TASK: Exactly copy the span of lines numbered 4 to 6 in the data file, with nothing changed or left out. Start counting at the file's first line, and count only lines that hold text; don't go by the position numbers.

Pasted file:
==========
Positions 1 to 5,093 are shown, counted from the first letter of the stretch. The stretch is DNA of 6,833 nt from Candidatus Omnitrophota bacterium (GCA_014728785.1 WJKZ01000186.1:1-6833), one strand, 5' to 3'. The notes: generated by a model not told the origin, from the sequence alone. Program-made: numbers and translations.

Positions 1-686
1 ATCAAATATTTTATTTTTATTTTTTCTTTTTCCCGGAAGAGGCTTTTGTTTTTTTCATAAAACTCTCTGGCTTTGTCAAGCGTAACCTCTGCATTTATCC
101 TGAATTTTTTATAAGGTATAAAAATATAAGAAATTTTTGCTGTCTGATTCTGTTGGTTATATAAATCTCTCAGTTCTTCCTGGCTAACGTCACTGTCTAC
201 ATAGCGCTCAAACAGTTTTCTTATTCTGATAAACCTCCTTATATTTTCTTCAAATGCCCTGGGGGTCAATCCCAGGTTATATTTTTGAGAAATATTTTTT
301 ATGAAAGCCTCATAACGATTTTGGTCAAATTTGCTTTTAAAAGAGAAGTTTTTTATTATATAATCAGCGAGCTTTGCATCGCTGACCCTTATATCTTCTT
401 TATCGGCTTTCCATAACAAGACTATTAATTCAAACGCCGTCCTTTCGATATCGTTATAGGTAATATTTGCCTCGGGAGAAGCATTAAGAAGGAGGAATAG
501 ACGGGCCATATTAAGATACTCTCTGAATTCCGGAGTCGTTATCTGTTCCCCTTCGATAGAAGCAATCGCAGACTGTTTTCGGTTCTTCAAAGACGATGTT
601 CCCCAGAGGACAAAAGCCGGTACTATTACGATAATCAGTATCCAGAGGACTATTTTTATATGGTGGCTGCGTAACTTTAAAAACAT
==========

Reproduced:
101 TGAATTTTTTATAAGGTATAAAAATATAAGAAATTTTTGCTGTCTGATTCTGTTGGTTATATAAATCTCTCAGTTCTTCCTGGCTAACGTCACTGTCTAC
201 ATAGCGCTCAAACAGTTTTCTTATTCTGATAAACCTCCTTATATTTTCTTCAAATGCCCTGGGGGTCAATCCCAGGTTATATTTTTGAGAAATATTTTTT
301 ATGAAAGCCTCATAACGATTTTGGTCAAATTTGCTTTTAAAAGAGAAGTTTTTTATTATATAATCAGCGAGCTTTGCATCGCTGACCCTTATATCTTCTT